The Puerto Rican-American athlete shares with People Chica what it means to be 100 percent American and 100 percent Hispanic.

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Jasmine Camacho-Quinn
Credit: Photo by Ryan Pierse/Getty Images

Jasmine Camacho-Quinn's identity has been a highly discussed topic.

The Olympic gold medalist proudly represented Puerto Rico at this year's Olympics in Tokyo, where she received the highest honor in the women's track and field 100-meter hurdles competition. She also sparked controversy for being a U.S.-born athlete who represented her mother's homeland.

Camacho-Quinn was born in South Carolina to an African American father and a Puerto Rican mother from Trujillo Alto. She grew up experiencing and embracing both cultural identities.

Camacho-Quinn
Credit: Photo by Jean Catuffe/Getty Images

"Growing up experiencing two different cultures is exactly why I embody the Spirit of the 200% – it's in the foods I eat, the traditions, the music I listen to. Although I was born in the U.S., I am proud of my Puerto Rican and American roots, and I am proud to represent them both," she tells Chica. "My mother made sure we knew who we were and always had me and my brothers embrace our Puerto Rican side. I cannot thank her enough for helping me embrace my cultural duality. And that is why I so proudly represent Puerto Rico in my professional career."

The athlete recently joined Buchanan's Scotch Whisky to launch "We are the Spirit of the 200%," a campaign that celebrates the unique duality of the Hispanic American experience as 100 percent American and 100 percent Hispanic.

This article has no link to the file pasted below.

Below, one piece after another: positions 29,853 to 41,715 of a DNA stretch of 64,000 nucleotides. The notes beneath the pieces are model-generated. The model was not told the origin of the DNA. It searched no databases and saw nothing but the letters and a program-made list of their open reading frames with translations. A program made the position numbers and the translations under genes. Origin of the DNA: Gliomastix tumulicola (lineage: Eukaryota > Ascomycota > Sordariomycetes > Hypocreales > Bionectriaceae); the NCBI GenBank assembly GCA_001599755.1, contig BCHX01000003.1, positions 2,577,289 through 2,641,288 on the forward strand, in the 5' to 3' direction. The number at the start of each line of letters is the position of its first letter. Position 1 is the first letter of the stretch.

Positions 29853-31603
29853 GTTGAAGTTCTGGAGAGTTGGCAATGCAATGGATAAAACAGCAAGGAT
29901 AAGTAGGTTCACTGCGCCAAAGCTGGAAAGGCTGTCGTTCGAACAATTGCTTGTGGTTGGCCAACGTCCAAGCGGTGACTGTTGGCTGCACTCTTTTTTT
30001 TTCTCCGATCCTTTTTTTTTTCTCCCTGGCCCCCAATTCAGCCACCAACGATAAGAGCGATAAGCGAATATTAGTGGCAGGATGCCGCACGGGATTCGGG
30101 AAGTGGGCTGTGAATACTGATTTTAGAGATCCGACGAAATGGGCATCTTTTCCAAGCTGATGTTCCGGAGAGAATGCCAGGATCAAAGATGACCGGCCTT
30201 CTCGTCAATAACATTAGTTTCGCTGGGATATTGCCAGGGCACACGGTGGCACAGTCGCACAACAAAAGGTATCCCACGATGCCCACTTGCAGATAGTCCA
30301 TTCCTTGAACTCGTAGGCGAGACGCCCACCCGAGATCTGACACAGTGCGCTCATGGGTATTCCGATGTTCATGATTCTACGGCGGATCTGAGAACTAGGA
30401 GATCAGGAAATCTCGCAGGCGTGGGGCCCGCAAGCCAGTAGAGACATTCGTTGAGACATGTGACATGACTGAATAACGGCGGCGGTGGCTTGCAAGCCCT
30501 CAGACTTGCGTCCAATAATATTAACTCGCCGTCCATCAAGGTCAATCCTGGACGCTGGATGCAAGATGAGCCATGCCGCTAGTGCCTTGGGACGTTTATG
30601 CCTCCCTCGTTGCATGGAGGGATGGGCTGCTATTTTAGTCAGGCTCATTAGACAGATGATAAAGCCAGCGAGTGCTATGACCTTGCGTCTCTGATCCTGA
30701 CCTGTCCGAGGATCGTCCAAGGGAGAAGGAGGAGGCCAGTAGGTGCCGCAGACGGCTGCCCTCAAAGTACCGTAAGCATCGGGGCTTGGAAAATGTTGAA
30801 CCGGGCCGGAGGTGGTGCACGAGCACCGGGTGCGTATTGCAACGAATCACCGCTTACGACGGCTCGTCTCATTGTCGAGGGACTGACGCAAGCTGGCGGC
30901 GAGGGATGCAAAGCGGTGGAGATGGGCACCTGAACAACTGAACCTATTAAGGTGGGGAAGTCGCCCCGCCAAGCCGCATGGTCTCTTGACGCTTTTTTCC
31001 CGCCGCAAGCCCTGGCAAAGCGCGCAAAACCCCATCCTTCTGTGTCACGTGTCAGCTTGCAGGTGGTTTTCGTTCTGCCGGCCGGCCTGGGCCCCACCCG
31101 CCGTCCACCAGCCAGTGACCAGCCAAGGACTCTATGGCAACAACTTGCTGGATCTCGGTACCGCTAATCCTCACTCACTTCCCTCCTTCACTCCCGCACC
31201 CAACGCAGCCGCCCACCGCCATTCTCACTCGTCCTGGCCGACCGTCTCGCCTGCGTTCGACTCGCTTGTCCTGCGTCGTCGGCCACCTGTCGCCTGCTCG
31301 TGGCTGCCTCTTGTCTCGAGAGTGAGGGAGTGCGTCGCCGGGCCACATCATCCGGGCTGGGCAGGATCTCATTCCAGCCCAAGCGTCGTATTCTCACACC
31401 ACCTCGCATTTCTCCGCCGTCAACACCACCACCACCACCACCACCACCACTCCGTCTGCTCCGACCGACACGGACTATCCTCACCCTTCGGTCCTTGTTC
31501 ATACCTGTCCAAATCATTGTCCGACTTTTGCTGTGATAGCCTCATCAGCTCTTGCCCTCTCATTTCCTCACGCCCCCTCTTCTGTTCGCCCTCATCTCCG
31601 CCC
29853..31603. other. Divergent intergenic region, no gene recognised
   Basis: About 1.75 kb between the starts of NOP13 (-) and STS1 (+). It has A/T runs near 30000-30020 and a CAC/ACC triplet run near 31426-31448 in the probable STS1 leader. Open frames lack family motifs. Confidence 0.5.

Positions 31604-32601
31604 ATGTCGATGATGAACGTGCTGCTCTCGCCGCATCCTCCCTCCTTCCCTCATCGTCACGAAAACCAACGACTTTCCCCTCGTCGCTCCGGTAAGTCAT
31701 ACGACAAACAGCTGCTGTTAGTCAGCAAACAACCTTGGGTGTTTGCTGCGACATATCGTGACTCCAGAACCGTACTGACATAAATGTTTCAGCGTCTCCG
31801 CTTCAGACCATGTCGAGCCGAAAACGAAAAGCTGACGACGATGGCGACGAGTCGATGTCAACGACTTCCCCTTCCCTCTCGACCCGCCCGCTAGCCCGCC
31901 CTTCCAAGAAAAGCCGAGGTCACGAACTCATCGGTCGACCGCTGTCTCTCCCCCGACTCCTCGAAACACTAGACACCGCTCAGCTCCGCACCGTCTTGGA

"I identify myself as a Black-Puerto Rican. Because that is who I am. Whether born in America or in Puerto Rico, I will still remain an American. It means a lot to be part of the Buchanan's 200 percenters because it brings me comfort," she says. "I see that I am not the only one, so being able to share my story while embracing both my cultures... that makes me want to help others come forward and be even more comfortable in their own skin."

Jasmine Camacho-Quinn
Photo by Ronald Hoogendoorn/BSR Agency/Getty Images
| Credit: Photo by Ronald Hoogendoorn/BSR Agency/Getty Images

The 25-year-old's historic win this summer filled Puerto Ricans with immense pride; even reggaeton singer Daddy Yankee congratulated her on his Instagram account.

"Daddy Yankee posting me made my day. I did not know he posted me until my brother Miguel called me. Everyone knows Daddy Yankee no matter where you're from, so to have a legend like him post me and congratulate me meant so much," she says. "It is just a heartwarming feeling. He is a Latino who has made a name for himself in the U.S. as well as in Puerto Rico, and I admire that."

As for her future on the track, Camacho-Quinn sees nothing but opportunities up ahead.

"My future plans for 2022 is winning another gold at World Championships, hosted in Eugene, Oregon," she says. "I'm also looking forward to breaking the world record. I'm hoping to compete at two more Olympics in the future."